|Water use category||1985 ReviewA||1996/97 ReviewB||Percentage change|
|Irrigation||10 200||17 935||76|
|Urban / industrial||3 060||4 754||55|
|Rural||1 340||1 369||2|
|TOTAL||14 600||24 058||65|
A AWRC 1987.
B NLWRA 2001.
Total water use in Australia for 1996/97 was 24 058 GL (NLWRA 2001a), an increase of 65% from 1985 (AWRC 1987). It must be noted that some of the increase was due to improved accounting of water use. Seventy-nine per cent of water used was from surface waters (19 109 GL), while 21% was from groundwater resources (4962 GL) (NLWRA 2001a).
Irrigation is by far the greatest use of water in Australia, using 75% of water extracted. Over the period 1985 to 1996/97, irrigation water use grew at a faster rate than urban/industrial water use. Rural water use, which consists primarily of stock and domestic water use, has increased slightly, but now only is 6% of total water use in Australia.
The extent and trends in irrigation are described in detail in the Land Theme Report and are summarised below. Over the last 20 years the area of irrigated land has almost doubled in New South Wales and Queensland and has remained relatively constant in most other states and territories. In 1997, 1.472 million hectares of land were irrigated in the Murray-Darling Basin, which is 71% of the total area irrigated in Australia. Water use for a range of irrigated crops is shown in Figure 1.
Figure 1: Total annual irrigation water use 1996/97 by crop type.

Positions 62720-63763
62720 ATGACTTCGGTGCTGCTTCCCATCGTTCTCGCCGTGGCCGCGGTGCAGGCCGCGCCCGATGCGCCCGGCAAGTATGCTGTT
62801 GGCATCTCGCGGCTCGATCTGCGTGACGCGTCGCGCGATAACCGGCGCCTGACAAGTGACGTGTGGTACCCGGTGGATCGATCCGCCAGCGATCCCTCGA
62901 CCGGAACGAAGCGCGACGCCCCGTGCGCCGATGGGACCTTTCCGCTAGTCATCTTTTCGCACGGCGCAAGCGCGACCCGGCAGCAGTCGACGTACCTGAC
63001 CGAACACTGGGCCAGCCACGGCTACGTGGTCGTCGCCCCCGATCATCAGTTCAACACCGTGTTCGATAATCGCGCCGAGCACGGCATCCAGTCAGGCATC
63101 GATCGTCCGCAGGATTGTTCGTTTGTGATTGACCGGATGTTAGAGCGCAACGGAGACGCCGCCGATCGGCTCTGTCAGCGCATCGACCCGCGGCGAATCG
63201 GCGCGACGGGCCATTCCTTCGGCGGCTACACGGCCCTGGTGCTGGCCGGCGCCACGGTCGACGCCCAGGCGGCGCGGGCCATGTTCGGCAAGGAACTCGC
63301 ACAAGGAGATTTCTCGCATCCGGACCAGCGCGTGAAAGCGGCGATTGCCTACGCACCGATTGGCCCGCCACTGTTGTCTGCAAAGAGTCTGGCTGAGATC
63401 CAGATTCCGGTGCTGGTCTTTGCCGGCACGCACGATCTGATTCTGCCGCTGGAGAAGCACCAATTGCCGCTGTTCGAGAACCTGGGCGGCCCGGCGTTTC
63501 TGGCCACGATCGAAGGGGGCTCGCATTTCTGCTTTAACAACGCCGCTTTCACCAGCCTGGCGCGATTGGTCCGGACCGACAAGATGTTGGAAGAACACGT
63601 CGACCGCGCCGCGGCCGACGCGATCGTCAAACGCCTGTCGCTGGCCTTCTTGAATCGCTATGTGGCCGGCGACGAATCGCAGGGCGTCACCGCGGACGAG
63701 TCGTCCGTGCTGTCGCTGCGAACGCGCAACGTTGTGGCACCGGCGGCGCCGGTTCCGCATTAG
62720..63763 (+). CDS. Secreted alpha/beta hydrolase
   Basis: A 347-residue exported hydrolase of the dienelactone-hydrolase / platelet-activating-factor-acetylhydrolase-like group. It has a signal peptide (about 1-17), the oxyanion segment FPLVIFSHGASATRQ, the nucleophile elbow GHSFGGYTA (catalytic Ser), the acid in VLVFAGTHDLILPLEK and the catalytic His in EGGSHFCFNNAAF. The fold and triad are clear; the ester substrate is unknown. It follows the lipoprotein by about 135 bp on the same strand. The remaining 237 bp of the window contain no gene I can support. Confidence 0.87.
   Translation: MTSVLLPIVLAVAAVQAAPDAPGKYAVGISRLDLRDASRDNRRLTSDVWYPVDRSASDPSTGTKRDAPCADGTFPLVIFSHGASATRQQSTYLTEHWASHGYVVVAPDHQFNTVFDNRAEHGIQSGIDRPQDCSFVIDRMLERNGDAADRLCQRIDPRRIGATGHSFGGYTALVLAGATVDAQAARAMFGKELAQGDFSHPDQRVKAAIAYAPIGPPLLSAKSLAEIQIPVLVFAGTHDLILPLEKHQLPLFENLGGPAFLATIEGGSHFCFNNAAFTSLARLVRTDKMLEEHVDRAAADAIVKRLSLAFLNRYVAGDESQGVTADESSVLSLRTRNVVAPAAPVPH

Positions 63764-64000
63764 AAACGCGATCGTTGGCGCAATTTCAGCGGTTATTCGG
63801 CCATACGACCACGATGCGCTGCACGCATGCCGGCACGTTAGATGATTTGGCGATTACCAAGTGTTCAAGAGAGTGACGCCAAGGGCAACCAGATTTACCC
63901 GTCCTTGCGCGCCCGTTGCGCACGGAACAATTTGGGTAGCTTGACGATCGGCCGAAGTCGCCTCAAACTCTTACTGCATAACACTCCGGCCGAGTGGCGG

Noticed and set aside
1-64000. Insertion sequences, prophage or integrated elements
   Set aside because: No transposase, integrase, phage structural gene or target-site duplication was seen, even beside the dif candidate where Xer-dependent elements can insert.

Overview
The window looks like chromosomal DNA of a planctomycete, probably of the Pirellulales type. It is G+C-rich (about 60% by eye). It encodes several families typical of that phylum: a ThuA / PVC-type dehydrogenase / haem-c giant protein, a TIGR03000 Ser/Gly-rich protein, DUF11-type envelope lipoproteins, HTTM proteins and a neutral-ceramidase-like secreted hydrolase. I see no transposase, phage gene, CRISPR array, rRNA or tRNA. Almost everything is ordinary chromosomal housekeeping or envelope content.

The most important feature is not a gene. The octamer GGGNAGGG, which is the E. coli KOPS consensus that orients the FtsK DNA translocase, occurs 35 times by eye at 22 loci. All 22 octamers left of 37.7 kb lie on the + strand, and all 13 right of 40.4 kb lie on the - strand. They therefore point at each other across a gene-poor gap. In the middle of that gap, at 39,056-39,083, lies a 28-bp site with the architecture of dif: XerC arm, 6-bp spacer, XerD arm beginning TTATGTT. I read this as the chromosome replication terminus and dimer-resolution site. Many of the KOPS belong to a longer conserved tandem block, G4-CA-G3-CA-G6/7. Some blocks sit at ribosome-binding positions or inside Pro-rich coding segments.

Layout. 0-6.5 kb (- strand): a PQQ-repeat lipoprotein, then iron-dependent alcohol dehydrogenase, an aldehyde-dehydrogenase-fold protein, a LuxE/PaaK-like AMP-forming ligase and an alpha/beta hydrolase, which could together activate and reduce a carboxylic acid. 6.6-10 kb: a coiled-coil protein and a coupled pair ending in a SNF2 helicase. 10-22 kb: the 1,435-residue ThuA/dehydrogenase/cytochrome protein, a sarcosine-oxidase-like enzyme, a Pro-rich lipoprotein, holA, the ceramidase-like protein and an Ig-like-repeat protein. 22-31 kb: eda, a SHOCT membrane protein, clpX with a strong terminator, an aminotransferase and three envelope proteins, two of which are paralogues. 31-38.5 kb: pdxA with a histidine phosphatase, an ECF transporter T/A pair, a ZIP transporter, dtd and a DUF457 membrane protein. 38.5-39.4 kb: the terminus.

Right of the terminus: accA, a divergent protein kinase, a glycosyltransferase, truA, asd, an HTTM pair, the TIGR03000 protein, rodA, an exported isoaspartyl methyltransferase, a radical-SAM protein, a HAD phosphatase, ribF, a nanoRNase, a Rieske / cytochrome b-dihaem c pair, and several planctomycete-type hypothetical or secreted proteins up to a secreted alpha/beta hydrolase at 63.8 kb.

Source: Australian Bureau of Statistics 2000.
The current trend in irrigated agriculture is towards large-scale enterprises growing high-value horticulture, viticulture, cotton, rice and/or vegetables. In the Murray-Darling Basin, the area of irrigated land will only increase with improvements in irrigation efficiency or increased development of groundwater resources, as surface water use is capped at the 1993/94 levels of development. Increases in irrigated land and water use are likely to occur in the relatively undeveloped northern drainage regions.
Although urban and industrial water users account for only 20% of total water use, the localised effect of this demand on the river systems can be significant. Most drinking water supplies are from the catchments surrounding urban centres. At least 50% and up to 90% of divertible water resources have already been developed in the catchments containing the major state capitals (NLWRA 2001b). A higher quality of raw water is also required for urban water supply to limit the costs of treating it to drinking water quality and to reduce the risk of contamination and disease. To ensure high quality water supplies, the protection and maintenance of a healthy catchment and the minimisation of water pollution is essential.
- Total annual water use in Australia between 1985 and 1996/97 has increased by 65% to 24 058 GL/year. Surface water extraction accounts for 79% of total water use while groundwater accounts for 21% of total use.
- Over the past 20 years, the area of irrigated land has almost doubled in New South Wales and Queensland, and there has been a 75% increase in the annual volume of water used for irrigation between 1985 and 1996/97.
- Drinking and industrial water use has increased by 55% between 1985 and 1996/97.